Thyroid symptoms afflict at least 10 million persons in the USA alone. Symptoms of thyroid problems often go undiagnosed, making it difficult to really know how many people are suffering from thyroid symptoms. Thyroid gland functions include the vital role of regulating the body's rate of metabolism.

Women are much more likely than men to have thyroid dysfunction -- as many as 10-20% of women and 1-2% of men may have symptoms of thyroid problems. One type of thyroid dysfunction is the condition called hypothyroidism, also referred to as low thyroid or underactive thyroid.

Thyroid hormones regulate the metabolism rate in the body. Metabolism is a physical and chemical process that generates energy which is used by the cells in the body in order to grow, function and divide. During the development of our body in the womb the thyroid originates at the back of the throat. As the body develops it migrates towards the front of the neck before birth. Sometimes it may migrate too high to the back of the tongue or too far in the chest. These two conditions are very rare.

The thyroid gland secretes two hormones called T3 and T4. The thyroid cells are the only ones in our body which are capable of absorbing iodine. They absorb iodine and combine it with amino acid called tyrosine and make T3 and T4. These hormones are released in the blood and they travel throughout the body and control the metabolism rate. The two disorders of thyroid gland are hyperthyroidism and hypothyroidism. Hyperthyroidism is a condition when there is excess of thyroid hormone secretion.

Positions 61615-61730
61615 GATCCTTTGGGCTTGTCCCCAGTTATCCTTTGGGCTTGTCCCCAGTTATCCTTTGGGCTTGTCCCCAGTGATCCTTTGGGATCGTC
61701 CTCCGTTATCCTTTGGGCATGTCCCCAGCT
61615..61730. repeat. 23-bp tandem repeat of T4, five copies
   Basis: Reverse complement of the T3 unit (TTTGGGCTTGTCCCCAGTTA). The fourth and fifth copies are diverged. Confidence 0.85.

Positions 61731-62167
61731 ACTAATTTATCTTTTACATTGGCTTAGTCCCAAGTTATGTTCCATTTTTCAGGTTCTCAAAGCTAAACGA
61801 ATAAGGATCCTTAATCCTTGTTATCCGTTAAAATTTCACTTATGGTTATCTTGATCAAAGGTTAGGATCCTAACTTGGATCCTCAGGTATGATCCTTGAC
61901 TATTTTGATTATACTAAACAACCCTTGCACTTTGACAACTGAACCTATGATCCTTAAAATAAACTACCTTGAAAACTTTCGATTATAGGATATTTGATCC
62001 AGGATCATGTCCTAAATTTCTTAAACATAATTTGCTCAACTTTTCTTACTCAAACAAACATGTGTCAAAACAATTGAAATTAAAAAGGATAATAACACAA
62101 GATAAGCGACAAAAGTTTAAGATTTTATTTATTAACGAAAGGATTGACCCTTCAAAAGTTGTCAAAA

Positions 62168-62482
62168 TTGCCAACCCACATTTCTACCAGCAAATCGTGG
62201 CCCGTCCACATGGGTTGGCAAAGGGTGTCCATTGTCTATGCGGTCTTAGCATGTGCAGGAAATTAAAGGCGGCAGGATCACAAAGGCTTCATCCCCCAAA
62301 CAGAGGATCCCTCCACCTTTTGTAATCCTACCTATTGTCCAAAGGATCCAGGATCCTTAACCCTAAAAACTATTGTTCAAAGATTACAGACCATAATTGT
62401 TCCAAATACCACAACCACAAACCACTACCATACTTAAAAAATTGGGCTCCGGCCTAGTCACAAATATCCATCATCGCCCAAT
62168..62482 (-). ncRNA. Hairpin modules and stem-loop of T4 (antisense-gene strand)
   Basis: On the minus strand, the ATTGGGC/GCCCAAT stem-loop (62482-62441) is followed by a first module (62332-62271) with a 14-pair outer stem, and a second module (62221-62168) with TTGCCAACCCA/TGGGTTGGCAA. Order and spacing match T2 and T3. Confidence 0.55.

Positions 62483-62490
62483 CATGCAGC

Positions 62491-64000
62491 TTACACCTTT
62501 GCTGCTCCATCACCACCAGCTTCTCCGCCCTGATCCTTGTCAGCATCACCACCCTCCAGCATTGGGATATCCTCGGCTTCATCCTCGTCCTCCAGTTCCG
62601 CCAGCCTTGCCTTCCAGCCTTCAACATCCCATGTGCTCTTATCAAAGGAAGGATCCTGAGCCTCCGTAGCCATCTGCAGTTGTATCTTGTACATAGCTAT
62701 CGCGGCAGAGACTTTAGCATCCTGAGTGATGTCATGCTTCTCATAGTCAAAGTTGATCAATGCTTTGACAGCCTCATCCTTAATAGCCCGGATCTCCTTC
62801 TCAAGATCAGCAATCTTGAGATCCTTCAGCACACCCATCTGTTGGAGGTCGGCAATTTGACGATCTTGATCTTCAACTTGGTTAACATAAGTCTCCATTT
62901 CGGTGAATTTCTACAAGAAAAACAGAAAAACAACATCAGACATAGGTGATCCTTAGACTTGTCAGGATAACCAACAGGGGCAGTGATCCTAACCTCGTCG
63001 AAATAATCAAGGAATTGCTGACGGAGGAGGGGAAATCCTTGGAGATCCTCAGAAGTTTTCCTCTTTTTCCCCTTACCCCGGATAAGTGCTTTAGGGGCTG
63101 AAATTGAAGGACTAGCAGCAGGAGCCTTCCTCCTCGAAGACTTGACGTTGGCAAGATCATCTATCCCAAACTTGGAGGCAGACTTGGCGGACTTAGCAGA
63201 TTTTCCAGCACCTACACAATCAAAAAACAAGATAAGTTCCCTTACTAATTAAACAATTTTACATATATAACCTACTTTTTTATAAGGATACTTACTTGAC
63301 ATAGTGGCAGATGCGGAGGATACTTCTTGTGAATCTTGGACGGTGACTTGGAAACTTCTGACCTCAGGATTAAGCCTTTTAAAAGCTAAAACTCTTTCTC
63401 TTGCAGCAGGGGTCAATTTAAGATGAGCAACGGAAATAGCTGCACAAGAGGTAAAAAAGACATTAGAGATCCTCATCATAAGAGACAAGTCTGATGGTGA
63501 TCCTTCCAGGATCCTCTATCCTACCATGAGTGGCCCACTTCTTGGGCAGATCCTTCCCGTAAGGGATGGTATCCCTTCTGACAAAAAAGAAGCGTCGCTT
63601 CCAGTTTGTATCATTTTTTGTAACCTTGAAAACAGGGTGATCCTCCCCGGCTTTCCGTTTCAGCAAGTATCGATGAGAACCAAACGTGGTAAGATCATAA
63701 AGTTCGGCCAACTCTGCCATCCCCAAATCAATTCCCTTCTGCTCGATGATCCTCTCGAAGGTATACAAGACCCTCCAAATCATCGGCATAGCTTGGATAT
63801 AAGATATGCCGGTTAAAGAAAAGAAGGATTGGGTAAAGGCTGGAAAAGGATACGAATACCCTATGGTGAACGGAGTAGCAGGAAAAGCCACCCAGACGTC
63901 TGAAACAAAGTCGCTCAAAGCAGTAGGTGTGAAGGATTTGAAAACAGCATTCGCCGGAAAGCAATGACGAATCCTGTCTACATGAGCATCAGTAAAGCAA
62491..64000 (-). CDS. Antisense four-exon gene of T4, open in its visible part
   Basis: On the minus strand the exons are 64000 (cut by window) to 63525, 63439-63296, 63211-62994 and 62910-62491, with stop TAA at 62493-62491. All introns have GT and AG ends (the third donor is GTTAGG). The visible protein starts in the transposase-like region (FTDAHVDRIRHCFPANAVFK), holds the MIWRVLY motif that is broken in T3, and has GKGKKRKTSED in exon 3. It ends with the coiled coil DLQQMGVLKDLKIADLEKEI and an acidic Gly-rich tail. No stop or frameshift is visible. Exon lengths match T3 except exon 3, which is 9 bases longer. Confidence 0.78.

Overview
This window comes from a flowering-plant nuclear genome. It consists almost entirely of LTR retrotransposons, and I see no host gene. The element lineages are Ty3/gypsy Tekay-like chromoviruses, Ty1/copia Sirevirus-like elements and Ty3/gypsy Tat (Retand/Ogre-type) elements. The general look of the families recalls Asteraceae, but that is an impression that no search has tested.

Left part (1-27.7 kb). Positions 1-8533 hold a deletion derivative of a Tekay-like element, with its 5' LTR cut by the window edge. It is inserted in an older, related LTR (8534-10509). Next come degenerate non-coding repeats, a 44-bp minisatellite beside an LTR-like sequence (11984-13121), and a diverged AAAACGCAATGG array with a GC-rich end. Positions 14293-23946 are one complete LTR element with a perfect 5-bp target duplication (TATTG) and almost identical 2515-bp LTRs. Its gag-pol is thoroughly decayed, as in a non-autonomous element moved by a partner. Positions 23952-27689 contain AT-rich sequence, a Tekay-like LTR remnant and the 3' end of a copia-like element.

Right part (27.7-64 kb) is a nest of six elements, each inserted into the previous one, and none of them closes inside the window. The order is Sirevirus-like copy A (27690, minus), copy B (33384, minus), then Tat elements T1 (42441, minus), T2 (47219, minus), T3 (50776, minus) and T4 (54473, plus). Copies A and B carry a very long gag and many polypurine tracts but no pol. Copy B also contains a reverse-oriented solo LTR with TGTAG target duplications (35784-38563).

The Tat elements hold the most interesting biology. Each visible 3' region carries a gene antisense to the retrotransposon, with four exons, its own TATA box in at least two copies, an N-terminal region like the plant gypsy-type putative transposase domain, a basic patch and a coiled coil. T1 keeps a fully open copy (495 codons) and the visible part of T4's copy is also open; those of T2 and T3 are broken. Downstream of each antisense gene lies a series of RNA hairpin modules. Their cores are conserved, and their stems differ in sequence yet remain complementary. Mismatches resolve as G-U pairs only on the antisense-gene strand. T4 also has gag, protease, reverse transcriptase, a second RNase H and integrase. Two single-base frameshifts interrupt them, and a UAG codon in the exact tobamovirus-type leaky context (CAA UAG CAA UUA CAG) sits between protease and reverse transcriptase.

In hyperthyroidism, the level of thyroxine is very high and is caused mainly due to Grave’s disease. Middle-aged women are more prone to this thyroid problem. Weight loss, abnormal heartbeat, fatigue, unusual bowel movements, nervousness, and irritability are the common symptoms. Since the symptoms appear late, it is often misdiagnosed.

Bulging of eyes and double vision are symptoms found in some patients. Radioactive iodine is the main treatment given for hyperthyroidism. In this treatment, a part of thyroid gland is destroyed to reduce the amount of thyroxine produced. An under active thyroid is the main side effect caused by this treatment. Medications used to treat thyroid problems mainly slow down the activity of the thyroid gland. Drugs for hyperthyroidism often have serious side effects.

Lumps or thyroid nodules are mostly harmless. However, certain lumps are cancerous. A ‘fine needle aspiration biopsy’ done in doctor’s office is the most common method used to detect whether a lump is cancerous or not. If the nodule is cancerous, then surgical removal is the only option.Excess estrogen interferes with normal thyroid hormone function. Progesterone helps "oppose" and keep undesirable side effects of excess estrogen from happening. Progesterone helps the body use fat for energy, and when progesterone is present in healthy levels, the thyroid functions more as it is supposed to. Natural cures for thyroid problems are often sought out and recommended for thyroid sufferers.

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